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expectorate Line breaks: ex|pec¦tor|ate
Pronunciation: /ɪkˈspɛktəreɪt/
/ɛkˈspɛktəreɪt/

Definition of expectorate in English:

verb

[with object]
Cough or spit out (phlegm) from the throat or lungs: she was expectorating dirty coloured sputum [no object]: a sign asks visitors not to expectorate in the sinks
More example sentences
  • The actor is the only one of that illustrious quartet who openly uses a spittoon, clears his throat and expectorates into the receptacle below his desk.
  • As anyone whose had a general anaesthetic will know, you have to cough and expectorate hard pretty much as soon as you come round to clear the anaesthetic out of your lungs.
  • My wife and I attended a Prom the other night and were treated to an invigorating and enthusiastic display of sneezing, coughing and expectorating.

Origin

Early 17th century (in the sense 'enable sputum to be coughed up', referring to medicine): from Latin expectorat- 'expelled from the chest', from the verb expectorare, from ex- 'out' + pectus, pector- 'breast'.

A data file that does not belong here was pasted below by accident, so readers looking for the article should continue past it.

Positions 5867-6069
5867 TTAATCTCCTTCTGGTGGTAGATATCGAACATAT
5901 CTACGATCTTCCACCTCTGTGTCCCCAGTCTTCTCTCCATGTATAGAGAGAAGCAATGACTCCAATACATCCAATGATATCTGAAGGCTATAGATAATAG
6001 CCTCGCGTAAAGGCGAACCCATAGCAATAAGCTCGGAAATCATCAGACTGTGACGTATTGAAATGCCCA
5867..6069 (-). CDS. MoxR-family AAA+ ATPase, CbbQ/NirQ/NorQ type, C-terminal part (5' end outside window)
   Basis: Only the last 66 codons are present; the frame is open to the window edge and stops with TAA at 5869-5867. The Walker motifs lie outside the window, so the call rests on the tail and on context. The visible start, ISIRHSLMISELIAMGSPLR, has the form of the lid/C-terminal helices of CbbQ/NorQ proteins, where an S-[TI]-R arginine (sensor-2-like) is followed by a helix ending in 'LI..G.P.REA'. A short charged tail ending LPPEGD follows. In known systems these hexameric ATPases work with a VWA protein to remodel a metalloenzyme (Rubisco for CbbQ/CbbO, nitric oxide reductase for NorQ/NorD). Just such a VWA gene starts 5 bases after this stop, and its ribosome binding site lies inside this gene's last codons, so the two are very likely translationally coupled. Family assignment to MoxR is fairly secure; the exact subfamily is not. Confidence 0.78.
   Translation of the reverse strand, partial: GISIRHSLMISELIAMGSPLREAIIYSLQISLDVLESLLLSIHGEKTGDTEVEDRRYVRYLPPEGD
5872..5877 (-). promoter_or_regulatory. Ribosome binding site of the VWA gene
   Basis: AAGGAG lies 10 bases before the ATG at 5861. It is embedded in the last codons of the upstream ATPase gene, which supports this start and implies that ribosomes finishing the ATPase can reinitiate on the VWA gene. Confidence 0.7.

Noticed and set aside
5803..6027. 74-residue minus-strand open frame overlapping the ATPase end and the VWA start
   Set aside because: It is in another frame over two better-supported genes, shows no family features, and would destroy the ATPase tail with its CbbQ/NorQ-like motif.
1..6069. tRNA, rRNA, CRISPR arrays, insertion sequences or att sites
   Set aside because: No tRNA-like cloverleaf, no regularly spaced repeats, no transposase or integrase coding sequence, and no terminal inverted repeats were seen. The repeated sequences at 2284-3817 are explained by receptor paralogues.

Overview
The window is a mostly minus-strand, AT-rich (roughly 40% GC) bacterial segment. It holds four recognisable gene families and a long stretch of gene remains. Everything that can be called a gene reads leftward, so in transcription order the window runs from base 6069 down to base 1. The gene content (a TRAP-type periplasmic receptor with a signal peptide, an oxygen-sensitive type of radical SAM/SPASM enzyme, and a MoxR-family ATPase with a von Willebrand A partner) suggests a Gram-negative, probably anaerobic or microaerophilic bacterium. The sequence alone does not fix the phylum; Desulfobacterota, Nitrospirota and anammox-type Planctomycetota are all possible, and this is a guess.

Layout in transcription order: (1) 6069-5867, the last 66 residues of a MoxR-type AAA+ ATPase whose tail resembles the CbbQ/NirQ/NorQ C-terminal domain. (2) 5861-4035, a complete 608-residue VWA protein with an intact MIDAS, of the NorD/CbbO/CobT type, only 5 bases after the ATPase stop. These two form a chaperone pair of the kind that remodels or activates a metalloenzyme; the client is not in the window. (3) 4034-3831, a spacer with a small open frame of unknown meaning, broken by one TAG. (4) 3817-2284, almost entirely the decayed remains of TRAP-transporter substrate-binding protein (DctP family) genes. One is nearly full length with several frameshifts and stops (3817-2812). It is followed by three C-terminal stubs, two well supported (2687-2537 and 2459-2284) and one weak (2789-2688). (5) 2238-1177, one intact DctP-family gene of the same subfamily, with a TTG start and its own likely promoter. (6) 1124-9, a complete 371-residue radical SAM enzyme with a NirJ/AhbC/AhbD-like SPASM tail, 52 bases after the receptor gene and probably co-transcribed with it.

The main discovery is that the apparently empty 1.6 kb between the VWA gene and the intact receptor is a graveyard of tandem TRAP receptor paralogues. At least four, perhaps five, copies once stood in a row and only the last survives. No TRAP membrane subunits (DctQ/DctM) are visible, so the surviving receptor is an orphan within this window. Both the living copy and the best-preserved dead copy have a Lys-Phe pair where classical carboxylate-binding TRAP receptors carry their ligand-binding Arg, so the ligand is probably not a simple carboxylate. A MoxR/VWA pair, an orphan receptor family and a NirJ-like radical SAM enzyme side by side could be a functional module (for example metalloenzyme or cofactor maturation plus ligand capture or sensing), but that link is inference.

Derivatives

expectoration

1
Pronunciation: /ɪkspɛktəˈreɪʃ(ə)n/
/ɛkspɛktəˈreɪʃ(ə)n/
noun
Example sentences
  • The juice relieves an irritable cough with its soothing action, liquefying the phlegm and mucus in the clogged channels and facilitating expectoration.
  • It was precision expectoration that accurately landed a deposit of froth about two feet from my Oxford brogues.
  • Pretending not to hear me, he gave a chest-heaving hawk in preparation for his next expectoration.

Words that rhyme with expectorate

incarcerate • eviscerate

Definition of expectorate in:

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